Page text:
BOOK IT was (and still is, actually) a reading incentive program that many in my age group were enrolled into during grades K-6. You’d do some reading, chart it, and get star stickers to paste onto a large plastic pin. The best part, of course, was getting a gift certificate to Pizza Hut as a reward for fulfilling your reading quota. I was a faithful BOOK IT participant, and thanks to a large stash of classic children’s and young adult books that my parents generously supplied, I was hitting the ‘Hut for my delicious reward on a regular basis.
I often wish there was a BOOK IT program for adults. I’m thinking of something different from the “grown-up” reading groups sponsored by talk show hosts where everyone, regardless of their interests, gathers to read the same chick-lit fare. And I’m definitely thinking of something different from traditional academic reading groups where copious notes and discussion questions are the norm. Both kinds of groups are well-meaning and there’s a place for them, to be sure. But really, I’m thinking of something with no guilt, no pressure, and no real agenda other than sharing and having fun.
A few weeks ago I was talking with a colleague who, like me, has been out of coursework for a while. Our days consist of reading, writing, and working in our offices and homes, isolated from all human voices save for the ones we hear on TV during study breaks. We missed coursework, we decided, and the thing we missed about coursework was seeing other students and chatting, commiserating, and generally having a sense of community. In response to this urge for community, we decided to start Academic Book Club.
Academic Book Club works like this: you read an academic book. Any academic book. It doesn’t matter if other people read it too. What’s important is that you think it’s interesting and you have something brief to say about it. Then, at a designated time and place, you meet up with other members to share what you’ve read over pizza and beer. The point is to encourage each other to read, to find cool new material, and to have pleasant conversation.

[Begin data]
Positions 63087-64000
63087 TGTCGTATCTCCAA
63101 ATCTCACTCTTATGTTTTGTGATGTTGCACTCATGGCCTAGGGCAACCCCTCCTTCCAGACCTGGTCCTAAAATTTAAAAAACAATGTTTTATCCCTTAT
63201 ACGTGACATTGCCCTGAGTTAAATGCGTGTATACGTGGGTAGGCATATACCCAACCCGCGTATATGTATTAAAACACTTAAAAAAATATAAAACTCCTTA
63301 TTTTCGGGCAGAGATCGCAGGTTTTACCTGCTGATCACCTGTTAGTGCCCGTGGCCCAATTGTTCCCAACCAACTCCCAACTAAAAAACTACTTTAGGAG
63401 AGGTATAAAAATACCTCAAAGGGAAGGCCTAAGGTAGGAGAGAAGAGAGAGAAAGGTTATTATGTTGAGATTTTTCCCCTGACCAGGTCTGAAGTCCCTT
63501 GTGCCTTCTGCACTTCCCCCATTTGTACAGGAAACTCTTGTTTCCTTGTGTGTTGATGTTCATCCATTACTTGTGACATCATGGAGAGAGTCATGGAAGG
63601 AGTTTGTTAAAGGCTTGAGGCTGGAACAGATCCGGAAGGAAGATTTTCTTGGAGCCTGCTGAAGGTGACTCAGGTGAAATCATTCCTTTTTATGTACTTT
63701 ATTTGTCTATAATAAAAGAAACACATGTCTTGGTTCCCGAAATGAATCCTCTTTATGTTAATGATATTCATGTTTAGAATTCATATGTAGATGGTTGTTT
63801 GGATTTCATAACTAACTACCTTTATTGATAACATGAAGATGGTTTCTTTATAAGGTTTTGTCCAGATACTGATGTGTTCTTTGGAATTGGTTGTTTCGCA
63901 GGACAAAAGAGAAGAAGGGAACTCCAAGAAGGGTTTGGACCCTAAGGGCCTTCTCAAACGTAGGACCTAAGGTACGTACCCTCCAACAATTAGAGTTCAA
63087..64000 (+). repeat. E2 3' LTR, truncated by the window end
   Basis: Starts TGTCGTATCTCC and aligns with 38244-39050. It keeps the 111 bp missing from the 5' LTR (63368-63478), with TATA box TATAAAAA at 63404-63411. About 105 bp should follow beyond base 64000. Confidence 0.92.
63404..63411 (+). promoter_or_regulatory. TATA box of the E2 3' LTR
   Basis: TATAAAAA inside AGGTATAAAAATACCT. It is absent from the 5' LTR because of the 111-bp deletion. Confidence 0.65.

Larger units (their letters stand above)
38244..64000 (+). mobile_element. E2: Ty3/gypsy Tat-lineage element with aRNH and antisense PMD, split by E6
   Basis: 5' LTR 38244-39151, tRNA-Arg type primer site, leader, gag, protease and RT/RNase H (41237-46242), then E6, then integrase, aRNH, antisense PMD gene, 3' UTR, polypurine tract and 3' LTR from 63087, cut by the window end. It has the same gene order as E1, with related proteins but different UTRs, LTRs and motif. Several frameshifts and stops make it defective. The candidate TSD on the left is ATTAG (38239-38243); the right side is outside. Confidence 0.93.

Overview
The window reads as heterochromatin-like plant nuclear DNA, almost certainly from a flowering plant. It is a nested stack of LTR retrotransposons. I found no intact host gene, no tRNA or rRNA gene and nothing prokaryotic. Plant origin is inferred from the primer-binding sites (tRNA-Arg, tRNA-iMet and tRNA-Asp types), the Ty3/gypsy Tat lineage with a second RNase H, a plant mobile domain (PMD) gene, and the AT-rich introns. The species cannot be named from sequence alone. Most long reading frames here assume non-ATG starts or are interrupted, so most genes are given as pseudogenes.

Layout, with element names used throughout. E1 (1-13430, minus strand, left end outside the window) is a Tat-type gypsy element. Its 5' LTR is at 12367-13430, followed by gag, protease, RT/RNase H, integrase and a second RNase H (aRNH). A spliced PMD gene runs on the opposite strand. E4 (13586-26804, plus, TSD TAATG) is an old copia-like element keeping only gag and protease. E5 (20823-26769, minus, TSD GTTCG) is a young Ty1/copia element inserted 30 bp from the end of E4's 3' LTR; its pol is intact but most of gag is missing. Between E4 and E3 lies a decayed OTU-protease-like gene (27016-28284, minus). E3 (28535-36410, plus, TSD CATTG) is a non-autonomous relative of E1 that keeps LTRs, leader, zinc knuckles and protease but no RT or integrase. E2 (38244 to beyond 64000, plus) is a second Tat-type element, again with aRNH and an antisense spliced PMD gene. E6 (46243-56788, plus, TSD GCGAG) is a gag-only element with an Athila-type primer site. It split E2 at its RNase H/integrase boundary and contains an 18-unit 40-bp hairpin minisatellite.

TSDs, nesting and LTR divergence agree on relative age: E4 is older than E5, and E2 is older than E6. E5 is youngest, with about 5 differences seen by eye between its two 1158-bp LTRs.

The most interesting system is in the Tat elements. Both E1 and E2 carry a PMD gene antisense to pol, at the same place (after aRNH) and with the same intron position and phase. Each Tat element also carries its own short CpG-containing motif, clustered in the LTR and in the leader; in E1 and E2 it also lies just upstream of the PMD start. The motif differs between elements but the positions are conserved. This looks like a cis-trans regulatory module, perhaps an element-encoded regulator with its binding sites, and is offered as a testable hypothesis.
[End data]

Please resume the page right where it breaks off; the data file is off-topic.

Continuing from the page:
The first meeting of the Academic Book Club happened about three weeks ago at a local pizza parlor near Michigan State University, where I’m a doctoral student. We had a great time sharing our current reading, chatting casually about our research, and catching up on each other’s lives. The response has been so positive that I’m now planning another meeting of “the ABC” for later this month and hoping that we get even more members to share their reading and their appetizers.
How about you? How do you stay connected socially and academically when you’re in an isolated stage of your studies? Do you think you might want to start an Academic Book Club where you are? Do you already have something like it?
[Image by Flickr user infowidget and used under Creative Commons license]
Tagsalt-ac anxiety Campus Resources classroom dynamic conferences depression disability dissertation evernote family food fun Google+ grading Health inspiration interdisciplinary job market job search meditation mental health motivation networking Organization parenting personal productivity professional professionalism professionalization research semester break Social Networking software stress students syllabus teaching technology tools Twitter wellness workflow work flow writing
Holidays with family and friends who are not graduate students can be restful and restorative; however, they can al… twitter.com/i/web/status/9…
Eagerly anticipating the holiday weekend with family? Or are you dreading questions about graduate school? As… twitter.com/i/web/status/9…